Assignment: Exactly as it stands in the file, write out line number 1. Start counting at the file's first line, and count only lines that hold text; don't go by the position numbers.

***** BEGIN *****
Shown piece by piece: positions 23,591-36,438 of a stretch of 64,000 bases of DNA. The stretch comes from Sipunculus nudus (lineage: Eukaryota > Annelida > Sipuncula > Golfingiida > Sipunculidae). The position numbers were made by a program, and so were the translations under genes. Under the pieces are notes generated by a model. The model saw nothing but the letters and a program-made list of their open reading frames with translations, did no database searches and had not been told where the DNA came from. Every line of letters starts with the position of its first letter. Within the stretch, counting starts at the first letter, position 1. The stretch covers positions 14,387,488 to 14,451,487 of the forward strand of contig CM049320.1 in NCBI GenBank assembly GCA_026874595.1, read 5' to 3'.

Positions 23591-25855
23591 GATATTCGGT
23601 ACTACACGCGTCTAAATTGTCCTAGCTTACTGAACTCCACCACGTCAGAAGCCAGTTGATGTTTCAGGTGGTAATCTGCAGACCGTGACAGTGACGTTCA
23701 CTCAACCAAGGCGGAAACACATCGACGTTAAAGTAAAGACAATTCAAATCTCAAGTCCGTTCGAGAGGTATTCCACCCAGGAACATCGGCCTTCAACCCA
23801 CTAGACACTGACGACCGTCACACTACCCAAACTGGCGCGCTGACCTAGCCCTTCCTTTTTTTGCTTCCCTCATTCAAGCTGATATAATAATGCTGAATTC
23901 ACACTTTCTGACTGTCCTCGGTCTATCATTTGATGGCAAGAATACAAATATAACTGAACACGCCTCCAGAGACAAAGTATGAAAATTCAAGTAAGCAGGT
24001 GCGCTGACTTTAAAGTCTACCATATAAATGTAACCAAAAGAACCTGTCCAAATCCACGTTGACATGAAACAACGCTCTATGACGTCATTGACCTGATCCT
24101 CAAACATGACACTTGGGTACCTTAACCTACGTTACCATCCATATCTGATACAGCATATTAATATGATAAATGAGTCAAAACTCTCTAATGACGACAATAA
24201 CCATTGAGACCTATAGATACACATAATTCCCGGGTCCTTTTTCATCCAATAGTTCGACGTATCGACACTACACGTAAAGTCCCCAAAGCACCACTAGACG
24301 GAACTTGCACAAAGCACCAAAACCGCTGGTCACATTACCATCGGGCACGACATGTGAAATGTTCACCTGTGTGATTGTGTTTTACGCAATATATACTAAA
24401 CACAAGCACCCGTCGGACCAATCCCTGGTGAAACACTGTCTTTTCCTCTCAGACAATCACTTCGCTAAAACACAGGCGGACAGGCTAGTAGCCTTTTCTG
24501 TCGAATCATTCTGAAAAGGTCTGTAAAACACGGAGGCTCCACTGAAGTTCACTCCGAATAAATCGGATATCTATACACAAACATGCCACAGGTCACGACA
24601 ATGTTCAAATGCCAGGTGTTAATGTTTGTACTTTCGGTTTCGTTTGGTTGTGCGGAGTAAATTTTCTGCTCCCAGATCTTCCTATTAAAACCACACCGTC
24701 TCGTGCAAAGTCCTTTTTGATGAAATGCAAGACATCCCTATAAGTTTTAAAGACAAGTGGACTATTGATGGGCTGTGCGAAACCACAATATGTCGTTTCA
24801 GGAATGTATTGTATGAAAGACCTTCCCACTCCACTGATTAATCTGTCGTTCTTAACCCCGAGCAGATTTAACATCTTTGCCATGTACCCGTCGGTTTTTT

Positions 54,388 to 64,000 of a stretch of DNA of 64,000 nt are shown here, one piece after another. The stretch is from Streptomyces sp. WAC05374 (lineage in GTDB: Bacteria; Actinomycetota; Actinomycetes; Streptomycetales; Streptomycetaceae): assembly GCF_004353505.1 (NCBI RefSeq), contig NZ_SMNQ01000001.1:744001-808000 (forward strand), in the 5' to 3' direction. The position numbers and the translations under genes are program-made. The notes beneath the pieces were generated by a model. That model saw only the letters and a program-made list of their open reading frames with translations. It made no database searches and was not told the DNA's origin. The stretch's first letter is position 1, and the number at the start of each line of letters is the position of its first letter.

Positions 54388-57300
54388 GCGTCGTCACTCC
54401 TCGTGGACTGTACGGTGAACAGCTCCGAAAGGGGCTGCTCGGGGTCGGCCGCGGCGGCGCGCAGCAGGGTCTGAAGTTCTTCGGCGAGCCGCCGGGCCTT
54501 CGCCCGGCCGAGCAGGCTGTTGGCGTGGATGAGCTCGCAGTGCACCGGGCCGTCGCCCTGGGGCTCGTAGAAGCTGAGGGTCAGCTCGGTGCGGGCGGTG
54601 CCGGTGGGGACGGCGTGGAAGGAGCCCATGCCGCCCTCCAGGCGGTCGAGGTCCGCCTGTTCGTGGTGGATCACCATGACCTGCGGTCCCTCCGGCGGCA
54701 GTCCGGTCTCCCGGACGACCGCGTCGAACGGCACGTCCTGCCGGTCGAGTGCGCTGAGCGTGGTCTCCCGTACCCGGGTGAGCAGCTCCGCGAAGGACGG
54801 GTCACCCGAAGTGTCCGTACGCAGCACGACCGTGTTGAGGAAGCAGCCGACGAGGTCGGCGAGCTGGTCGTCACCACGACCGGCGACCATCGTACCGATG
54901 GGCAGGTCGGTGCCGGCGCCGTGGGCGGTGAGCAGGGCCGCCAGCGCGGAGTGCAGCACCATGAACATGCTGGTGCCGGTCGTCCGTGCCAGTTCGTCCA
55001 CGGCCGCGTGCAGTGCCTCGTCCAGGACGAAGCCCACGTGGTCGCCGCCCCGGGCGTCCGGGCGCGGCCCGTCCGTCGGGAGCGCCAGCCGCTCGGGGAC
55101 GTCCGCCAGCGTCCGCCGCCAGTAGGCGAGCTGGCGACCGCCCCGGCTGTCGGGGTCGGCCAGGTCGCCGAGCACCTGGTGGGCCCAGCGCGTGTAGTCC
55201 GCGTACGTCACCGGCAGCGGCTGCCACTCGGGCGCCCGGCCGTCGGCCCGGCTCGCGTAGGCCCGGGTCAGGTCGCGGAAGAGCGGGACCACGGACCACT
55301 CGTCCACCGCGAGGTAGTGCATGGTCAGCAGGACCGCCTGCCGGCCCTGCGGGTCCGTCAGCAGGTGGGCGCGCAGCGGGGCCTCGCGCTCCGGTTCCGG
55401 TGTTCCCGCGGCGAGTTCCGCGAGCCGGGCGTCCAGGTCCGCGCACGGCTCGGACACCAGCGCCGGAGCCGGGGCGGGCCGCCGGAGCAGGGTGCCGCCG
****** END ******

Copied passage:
Shown piece by piece: positions 23,591-36,438 of a stretch of 64,000 bases of DNA. The stretch comes from Sipunculus nudus (lineage: Eukaryota > Annelida > Sipuncula > Golfingiida > Sipunculidae). The position numbers were made by a program, and so were the translations under genes. Under the pieces are notes generated by a model. The model saw nothing but the letters and a program-made list of their open reading frames with translations, did no database searches and had not been told where the DNA came from. Every line of letters starts with the position of its first letter. Within the stretch, counting starts at the first letter, position 1. The stretch covers positions 14,387,488 to 14,451,487 of the forward strand of contig CM049320.1 in NCBI GenBank assembly GCA_026874595.1, read 5' to 3'.